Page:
B2b2dot0 provides software and services to enable ecommerce functionality to business running the SAP ERP platform.
Recently, we had the opportunity to sit down with the company’s CEO, Sam Bayer, who has nearly two decades experience in the ecommerce space, to discuss his views of the current B2B ecommerce landscape, and trends he’s been seeing in the marketplace.
The following are excerpts taken from our wide-ranging discussion. (Besides our common commitment of providing digital commerce services to businesses it should be noted that Gorilla Group has no direct business affiliation with Mr. Bayer, or b2b2dot0, and the views expressed here are his own.)
How has the landscape with ecommerce changed? What do you see the future holding?
Clearly, there has been some consolidation going on, and clearly the buzzword is omni-channel. B2C has also been a major influencer in changing the expectations of the B2B world The market is definitely transitioning. The younger generation is coming into the B2B workplace and bringing with them higher expectations for how they want to do business. They’re putting demands on the platform. They are saying get rid of the faxes and get it on the smart phone.
One of the things that I believe differentiates B2B2dot0 is we look at the world of B2B commerce from the inside out; not the outside in. And what I mean by that is all of our manufacturers are already doing business with their customers today. They’re phoning them, they’re faxing them, they’re emailing them, they’re sending EDIs [Electronic Data Interchange] to them, but they are transacting business with all of them today. The problem with those channels is that they’re inefficient. Manufacturers and their customers want to make those interactions more efficient. And a website is a wonderful way to do that.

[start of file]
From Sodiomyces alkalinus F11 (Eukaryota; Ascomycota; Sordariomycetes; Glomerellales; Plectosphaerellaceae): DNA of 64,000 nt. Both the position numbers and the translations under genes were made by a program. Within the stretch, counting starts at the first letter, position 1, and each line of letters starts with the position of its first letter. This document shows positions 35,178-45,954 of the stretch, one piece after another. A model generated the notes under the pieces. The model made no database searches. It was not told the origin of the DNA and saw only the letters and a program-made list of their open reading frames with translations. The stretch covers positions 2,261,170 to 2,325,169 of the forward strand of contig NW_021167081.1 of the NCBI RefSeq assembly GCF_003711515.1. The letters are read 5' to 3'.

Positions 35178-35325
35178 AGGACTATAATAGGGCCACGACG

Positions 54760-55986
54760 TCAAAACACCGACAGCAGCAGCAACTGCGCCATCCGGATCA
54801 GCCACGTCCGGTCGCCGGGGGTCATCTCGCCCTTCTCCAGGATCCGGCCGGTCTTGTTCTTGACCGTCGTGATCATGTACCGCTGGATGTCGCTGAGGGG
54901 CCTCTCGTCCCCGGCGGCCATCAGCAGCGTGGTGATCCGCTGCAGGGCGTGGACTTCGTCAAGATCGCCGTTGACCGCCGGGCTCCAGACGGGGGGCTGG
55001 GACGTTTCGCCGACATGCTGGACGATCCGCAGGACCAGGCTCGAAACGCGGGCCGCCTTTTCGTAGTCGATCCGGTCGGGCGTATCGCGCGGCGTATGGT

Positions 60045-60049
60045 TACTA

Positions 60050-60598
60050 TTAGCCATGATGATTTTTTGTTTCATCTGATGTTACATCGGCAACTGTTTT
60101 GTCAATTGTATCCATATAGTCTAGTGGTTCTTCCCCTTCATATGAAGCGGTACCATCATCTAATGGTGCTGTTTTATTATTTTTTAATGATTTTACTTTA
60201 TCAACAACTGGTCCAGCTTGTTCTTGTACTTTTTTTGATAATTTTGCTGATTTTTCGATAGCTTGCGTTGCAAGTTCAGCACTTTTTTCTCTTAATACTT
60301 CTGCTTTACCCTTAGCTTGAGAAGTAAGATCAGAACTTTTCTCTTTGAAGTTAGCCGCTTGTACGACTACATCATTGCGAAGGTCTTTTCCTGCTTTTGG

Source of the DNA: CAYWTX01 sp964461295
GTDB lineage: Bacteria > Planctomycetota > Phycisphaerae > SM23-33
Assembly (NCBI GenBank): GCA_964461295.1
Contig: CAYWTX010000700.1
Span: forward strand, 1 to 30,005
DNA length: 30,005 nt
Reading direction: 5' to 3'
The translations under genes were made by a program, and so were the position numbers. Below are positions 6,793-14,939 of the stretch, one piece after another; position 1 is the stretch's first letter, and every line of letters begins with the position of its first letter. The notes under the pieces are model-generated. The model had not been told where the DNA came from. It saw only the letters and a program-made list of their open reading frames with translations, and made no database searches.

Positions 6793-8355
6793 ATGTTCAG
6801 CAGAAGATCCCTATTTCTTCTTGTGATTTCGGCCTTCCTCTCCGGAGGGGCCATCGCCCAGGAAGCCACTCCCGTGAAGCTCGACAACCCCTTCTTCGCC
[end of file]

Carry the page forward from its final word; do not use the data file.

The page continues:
The challenge is that the core systems that are interacting with customers are very complicated in the B2B world. Pricing and shipping rules and credit checks and tax calculations and contract verification and freight and delivery, it’s all very complicated. The platforms today are still focusing on content. They’re still focusing on the casual user. So, platform-wise I don’t see people worried enough about the integration even though I perceive that that’s the number one problem to get people really started in the B2B ecommerce world. Merchandising is not the problem for the Industrial Manufacturer.
Any general trends that you’ve been seeing in B2B commerce as this area matures?
What we’re seeing now is a lot of our traditional manufacturers who have been running their ecommerce channel for some time have taken a lot of the waste out of the servicing their customers, and now because their business is running more efficiently they are saying: ‘maybe we should revisit our distribution strategy, our warehousing, our fulfillment model. Maybe we can go directly to the consumer’. They’re looking at providing website functionality for their sales organizations, and asking themselves ‘what other business processes can we get to the web?’ People are looking at simplifying returns processes, at taking the friction out of the end-of-month online bill payment. Generally, we find our clients are investigating new markets, different distribution channels, and making their existing employees more effective.
The term B2B is almost ridiculously broad. Are there specific industries within the B2B space that you see embracing ecommerce more quickly than others?
The market that we are most familiar with is the manufacturers who are predominately industrial in nature. So, basically most of our projects are not being driven by the marketing department, they’re being driven by the customer service and IT organizations who are trying to make the interaction with their clients more efficient. The early adopters to B2B ecommerce were companies with products in the retail channel, rather than the industrial companies that sell machinery or replacement parts for machinery.
B2B companies, particularly industrial companies, need a more efficient way to do business, but historically, getting into ecommerce has always been very costly. And cost is a major concern. These are companies that have a niche audience. They’re not looking at an ecommerce channel as a way to grow their brand.